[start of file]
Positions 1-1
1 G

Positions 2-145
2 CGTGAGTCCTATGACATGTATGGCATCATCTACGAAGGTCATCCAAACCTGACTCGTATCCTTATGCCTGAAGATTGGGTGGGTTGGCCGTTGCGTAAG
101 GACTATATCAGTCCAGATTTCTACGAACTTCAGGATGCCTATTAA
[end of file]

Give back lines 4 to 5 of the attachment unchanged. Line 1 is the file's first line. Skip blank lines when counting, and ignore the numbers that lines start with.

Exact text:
2 CGTGAGTCCTATGACATGTATGGCATCATCTACGAAGGTCATCCAAACCTGACTCGTATCCTTATGCCTGAAGATTGGGTGGGTTGGCCGTTGCGTAAG
101 GACTATATCAGTCCAGATTTCTACGAACTTCAGGATGCCTATTAA